Dash Shaw (Bottomless Belly Button, Body World) wrote his first essay on comics in a contribution to the comics art mag, Comics Comics, with a look at a book of prep work for an animated movie, Groundwork for Evangelion: 1.0, that turned into a debate over comics and cinema.
It’s interesting to note that Shaw begins his essay with a plea to “go easy” on him, the same plea he used at the start of BBB. A superstar cartoonist, like himself, doesn’t really need to ask that, does he?
So, the overview of the book, which is wonderfully detailed, leads to a discussion on whether or not comics should share any of the vision of film. Quoting from Chris Ware, who comes out completely against comics sharing anything with film, Shaw follows up with his own view.
Here is a Chris Ware quote from Shaw’s piece:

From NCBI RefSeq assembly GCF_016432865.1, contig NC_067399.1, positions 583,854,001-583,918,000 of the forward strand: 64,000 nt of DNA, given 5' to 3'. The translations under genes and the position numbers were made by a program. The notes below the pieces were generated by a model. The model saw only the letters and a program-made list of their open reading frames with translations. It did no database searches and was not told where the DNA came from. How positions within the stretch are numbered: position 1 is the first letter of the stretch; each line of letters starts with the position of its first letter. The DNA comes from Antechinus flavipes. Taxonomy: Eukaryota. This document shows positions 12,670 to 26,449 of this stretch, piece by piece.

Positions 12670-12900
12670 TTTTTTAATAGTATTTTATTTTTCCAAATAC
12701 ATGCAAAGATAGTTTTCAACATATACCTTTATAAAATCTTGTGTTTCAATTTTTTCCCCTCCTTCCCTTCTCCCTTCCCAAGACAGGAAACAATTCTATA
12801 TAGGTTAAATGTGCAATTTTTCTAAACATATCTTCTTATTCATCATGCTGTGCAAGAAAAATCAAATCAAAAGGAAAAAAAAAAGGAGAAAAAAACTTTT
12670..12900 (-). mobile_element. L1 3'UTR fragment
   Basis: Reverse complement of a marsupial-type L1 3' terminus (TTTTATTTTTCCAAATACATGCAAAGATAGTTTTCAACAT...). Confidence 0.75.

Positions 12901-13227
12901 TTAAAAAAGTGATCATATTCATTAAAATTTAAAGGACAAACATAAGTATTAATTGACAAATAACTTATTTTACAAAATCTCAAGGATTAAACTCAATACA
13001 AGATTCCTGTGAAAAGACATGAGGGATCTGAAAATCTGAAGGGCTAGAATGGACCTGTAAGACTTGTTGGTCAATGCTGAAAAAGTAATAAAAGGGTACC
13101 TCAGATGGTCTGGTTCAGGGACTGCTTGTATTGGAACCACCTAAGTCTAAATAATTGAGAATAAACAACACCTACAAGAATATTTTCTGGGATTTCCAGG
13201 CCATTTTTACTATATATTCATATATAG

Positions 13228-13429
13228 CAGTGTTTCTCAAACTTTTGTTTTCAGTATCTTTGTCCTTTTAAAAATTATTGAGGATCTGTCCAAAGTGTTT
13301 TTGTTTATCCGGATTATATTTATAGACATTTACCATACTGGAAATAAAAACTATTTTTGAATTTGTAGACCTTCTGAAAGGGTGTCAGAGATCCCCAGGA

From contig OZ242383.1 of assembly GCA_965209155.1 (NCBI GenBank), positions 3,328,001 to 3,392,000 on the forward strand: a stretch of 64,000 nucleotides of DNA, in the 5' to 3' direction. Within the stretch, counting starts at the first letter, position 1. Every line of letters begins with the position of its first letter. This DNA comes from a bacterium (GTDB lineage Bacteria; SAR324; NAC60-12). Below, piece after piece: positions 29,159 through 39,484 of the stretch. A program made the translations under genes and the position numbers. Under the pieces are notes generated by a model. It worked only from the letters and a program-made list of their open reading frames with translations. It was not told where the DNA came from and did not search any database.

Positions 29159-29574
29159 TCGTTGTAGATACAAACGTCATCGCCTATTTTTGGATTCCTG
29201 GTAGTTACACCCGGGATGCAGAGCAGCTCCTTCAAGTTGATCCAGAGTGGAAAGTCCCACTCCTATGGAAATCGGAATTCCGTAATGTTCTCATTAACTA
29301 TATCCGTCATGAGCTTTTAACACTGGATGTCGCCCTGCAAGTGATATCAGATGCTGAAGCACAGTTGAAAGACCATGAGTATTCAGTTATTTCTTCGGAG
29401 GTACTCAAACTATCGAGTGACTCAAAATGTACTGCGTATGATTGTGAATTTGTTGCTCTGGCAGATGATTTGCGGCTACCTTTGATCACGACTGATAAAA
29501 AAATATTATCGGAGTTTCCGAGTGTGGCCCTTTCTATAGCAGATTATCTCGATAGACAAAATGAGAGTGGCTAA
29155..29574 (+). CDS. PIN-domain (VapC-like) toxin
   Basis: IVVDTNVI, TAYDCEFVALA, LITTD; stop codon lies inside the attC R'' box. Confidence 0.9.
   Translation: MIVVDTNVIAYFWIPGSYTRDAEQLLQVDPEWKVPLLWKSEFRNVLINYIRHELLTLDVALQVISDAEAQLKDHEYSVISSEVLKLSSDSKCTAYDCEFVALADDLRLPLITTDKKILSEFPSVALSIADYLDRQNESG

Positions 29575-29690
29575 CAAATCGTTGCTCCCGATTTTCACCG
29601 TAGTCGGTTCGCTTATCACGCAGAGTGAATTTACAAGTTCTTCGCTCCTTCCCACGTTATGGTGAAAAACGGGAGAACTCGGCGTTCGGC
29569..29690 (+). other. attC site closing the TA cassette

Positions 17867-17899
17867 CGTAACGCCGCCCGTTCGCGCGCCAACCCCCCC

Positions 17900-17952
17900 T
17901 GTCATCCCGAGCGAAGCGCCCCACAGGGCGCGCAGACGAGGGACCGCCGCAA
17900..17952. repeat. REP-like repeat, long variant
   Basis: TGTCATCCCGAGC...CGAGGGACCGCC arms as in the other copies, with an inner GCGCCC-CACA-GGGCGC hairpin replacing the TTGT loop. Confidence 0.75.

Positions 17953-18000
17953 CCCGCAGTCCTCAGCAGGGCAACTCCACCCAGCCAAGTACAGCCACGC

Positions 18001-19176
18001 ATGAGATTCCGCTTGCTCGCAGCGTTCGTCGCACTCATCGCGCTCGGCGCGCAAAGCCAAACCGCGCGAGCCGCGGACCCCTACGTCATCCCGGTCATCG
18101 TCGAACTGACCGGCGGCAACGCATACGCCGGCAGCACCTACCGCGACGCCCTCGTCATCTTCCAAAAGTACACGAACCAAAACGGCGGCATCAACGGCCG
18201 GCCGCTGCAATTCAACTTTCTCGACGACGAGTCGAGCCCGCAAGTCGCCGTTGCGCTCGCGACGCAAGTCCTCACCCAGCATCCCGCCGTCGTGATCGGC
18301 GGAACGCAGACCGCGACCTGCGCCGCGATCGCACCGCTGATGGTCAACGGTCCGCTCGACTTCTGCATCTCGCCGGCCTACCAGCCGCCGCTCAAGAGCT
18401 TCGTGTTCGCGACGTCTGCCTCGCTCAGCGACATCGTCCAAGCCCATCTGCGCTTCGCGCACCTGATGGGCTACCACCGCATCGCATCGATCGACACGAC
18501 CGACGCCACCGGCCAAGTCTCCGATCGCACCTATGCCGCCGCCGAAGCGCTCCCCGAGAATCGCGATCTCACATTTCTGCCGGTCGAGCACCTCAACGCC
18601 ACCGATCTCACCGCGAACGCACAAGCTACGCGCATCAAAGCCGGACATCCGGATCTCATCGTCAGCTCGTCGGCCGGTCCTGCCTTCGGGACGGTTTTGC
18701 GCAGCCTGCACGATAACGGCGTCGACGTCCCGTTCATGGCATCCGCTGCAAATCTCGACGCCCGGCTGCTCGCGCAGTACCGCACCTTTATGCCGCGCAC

I don’t like to think of my work as “cinematic.” A movie is passive — you’re watching it, taking it in. Where a comic strip, it’s completely active: you have to read it, search it for meaning, for the connection with your entire experience and your memory. Yes, you do have the illusion of watching something happen in a comic strip — but if it’s done well, it comes alive on the page like a novel. A novel is the most interactive thing ever created.
Dash Shaw concludes that “cinematic” comics can be seen in a positive, not passive, way and that cinema is “one of many modern languages that comics can react to.”
I think it’s too much to come out so against film as Ware does but, this is Chris Ware, and I’m happy to “go easy” on him. His vision has gotten him where he is. And of course, his way is only one of so many ways of making comics.